elections which had taken place in this House. But there were reasonable grounds country. But the noble and learned for expecting that the people would not Lord said, that the immense number of seek to acquire any right at variance with petitions which had been presented on this the spirit of the Constitution. His noble subject, proved that the feeling of the coun- friend, however, went on to say, " Are not try was in favour of this measure. Several the people of England to be trusted ?" of those petitions had been got up in the God forbid that he (Lord Wynford) should grossest manner, with several names affix- characterize them-taking them as a body ed to them by the same person, and by --in any other way, than by declaring that no means afforded a fair indication of the there was not a more respectable people opinions of the people. Besides, let their on the face of the earth; but while he Lordships look to the counter petitions made this ready avowal of opinion, he that had been presented on the other side. would maintain, point by point, that they A petition had been presented by the noble ought only to be invested with additional and learned Lord on the Woolsack, from rights in proportion to their capacity of thc city of London, in favour of the Bill, comprehending them. He would not inbut it should be recollected that a coun- trust them, nor any other set of men, with ter-petition, signed by many of the most rights which they were not capable of exrespectable persons in the city of London, ercising. That which they were capable of had been presented against the Bill. They exercising properly—that their Lordships had seen a petition presented from Bond- were prepared to extend to them. If his street in favour of the Bill, but they had noble friend meant to say, that all the heard that night how that petition had been people of England were to be intrusted got up, and how several persons had signed with those rights that were included in the it in mistake. That petition, besides, was present Bill, he for one would enter his signed by only 109 persons, while there protest, and declare, in the name of the were 201 individuals resident in Bond- Constitution, that the people were not to street. It might be said, that some of those be so trusted. No doubt it would be well householders were females; but he did to give the right of electing Representanot see why women had not a right to tives to the upper and middle classes of express their opinions on this question, society-persons too independent to be and he was sure that, in many instances, accessible to corruption. He had no objecthey were much better qualified to express tion that the privilege should be extended an opinion on it than the men.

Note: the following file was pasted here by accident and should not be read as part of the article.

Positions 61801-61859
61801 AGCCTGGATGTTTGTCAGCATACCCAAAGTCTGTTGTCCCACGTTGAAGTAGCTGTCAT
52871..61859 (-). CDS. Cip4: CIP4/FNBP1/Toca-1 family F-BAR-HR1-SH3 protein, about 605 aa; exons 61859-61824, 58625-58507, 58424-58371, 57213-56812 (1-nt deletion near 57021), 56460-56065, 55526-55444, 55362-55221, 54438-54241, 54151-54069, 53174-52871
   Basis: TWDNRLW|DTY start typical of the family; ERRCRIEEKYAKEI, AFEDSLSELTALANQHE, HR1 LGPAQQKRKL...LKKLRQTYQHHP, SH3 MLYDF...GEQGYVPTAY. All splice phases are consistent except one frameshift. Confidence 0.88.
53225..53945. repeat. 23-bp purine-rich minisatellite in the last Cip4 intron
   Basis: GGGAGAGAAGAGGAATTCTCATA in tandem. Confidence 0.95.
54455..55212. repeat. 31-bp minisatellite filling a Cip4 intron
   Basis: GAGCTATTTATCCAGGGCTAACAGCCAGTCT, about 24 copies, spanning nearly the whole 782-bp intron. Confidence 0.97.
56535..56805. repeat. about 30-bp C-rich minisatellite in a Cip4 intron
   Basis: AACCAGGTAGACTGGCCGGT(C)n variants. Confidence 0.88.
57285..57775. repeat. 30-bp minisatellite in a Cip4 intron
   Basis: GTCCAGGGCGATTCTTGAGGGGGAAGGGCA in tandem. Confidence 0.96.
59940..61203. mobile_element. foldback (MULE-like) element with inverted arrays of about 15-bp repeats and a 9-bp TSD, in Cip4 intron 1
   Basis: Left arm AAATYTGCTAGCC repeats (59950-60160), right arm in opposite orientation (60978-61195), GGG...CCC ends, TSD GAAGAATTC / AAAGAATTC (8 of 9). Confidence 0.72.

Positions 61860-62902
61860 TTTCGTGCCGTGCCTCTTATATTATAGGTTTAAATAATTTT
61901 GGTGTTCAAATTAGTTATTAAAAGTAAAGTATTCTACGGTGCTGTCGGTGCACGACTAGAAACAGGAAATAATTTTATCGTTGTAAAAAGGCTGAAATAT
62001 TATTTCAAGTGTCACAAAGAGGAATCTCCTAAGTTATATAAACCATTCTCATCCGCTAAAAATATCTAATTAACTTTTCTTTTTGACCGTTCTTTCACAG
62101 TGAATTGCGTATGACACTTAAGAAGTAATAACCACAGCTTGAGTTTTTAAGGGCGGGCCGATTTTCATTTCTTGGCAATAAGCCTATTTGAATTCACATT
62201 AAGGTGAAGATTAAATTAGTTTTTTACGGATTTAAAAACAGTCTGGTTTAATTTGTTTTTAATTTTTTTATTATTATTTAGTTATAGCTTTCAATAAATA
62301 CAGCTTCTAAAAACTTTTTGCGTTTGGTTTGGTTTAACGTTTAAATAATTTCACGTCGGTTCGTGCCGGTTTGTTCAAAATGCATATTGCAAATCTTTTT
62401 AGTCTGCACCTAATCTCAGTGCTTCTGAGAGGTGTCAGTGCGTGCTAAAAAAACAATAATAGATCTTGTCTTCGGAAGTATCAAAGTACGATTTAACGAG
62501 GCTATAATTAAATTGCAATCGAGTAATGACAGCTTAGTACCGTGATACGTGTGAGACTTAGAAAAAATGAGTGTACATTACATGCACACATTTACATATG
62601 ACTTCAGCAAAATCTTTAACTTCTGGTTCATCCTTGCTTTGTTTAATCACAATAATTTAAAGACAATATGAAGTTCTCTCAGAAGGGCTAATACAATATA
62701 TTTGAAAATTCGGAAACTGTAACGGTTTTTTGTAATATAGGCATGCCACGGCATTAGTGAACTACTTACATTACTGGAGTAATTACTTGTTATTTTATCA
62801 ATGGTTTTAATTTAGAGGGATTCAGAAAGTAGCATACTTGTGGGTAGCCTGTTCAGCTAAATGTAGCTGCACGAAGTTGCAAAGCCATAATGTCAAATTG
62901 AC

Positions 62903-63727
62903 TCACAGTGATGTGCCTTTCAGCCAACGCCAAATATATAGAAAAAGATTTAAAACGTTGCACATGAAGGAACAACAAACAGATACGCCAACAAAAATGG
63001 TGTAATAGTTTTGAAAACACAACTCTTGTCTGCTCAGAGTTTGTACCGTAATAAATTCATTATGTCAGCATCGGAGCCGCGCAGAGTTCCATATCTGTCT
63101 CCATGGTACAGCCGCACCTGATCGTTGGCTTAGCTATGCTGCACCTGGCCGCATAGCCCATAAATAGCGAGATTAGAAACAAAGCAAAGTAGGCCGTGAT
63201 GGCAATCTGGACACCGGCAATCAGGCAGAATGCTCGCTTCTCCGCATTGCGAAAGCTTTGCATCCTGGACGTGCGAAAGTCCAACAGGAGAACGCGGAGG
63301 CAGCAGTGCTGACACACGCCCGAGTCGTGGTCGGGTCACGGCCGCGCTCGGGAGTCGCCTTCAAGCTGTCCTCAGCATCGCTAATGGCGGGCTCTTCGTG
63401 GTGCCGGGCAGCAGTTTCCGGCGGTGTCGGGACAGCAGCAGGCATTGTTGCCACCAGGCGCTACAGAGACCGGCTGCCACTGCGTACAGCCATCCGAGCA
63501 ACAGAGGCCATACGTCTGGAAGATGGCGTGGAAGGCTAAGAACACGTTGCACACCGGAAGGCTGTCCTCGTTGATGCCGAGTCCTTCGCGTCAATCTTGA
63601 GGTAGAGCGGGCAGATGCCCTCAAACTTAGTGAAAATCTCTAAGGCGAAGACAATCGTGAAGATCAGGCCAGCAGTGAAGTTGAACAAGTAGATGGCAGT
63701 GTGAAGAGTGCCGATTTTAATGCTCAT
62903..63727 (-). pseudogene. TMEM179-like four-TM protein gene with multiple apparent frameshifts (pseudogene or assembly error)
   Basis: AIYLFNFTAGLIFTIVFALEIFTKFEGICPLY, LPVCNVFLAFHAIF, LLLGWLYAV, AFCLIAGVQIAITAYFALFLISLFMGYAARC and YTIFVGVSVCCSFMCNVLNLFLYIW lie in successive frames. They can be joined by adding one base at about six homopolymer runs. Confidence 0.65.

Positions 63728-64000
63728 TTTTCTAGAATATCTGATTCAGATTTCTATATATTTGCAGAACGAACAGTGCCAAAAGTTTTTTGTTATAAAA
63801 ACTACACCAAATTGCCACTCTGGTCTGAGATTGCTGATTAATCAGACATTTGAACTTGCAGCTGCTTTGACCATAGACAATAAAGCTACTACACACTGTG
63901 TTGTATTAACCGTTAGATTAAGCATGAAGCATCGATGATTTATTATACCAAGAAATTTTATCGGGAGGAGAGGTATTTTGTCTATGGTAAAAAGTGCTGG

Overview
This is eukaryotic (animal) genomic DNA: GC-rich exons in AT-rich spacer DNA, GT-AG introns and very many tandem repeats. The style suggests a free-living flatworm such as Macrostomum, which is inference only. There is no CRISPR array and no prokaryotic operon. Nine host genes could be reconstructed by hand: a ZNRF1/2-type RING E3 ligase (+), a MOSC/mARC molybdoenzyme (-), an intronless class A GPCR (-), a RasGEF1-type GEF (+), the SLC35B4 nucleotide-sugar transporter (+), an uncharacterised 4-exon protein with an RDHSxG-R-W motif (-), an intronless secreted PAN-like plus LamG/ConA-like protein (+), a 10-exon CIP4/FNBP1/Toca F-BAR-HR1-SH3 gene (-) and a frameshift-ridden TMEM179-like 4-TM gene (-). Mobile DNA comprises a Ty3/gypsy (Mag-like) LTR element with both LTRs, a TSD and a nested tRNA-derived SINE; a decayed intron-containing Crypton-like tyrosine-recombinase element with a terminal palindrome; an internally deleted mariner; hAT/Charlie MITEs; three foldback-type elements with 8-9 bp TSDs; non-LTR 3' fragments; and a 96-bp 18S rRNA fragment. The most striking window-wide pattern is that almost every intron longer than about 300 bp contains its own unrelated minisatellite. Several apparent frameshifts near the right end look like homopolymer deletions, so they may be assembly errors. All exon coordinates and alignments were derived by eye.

as far as was consistent with safety ; but peated, that some of the inhabitants had if his noble and learned friend meant to signed the petition by mistake, supposing carry it further, then the point to which his that its object was Reform generally, and noble friend was advancing was, Universal not believing that it was in favour of this Suffrage, to which he never could agree, particular Bill. There were few on his He would refuse the right of selecting side of the House prepared to deny the Representatives to that part of the people necessity or fitness of a constitutional who were not capable of exercising it Reform; but they would rather that their properly; but he was disposed to admit to hands were cut off, than employ them in it all the better and qualified classes, signing a petition in favour of the Minis. although not in the manner laid down in terial Bill. His noble and learned friend the Bill. He considered all who were inhad said, that their Lordships were “sitting dependent entitled to possess the elective in judgment on the people of England." right. He was not, therefore, an enemy Those, he believed, were the words he used. to proper Reform, but he would not give Now, though his noble friend generally that right to persons such as were deemed expressed himself with the greatest clear qualified by the provisions of the Bill. ness, he could not rightly understand what He would confer the right on all who his noble friend meant to convey by this were gifted with knowledge to perceive its assertion. They were certainly sitting in value, and possessed of property to projudgment on the rights of the people of nounce their opinions with independence. England ; and when any petition came to He was convinced that he could show that be presented, requesting concessions strictly these were considerations not contemplated consistent with those rights, he was quite by the Bill, but that it went to level all satisfied that such a petition would meet distinctions between property and no prowith the greatest attention from the I perty-between ignorance and knowledge.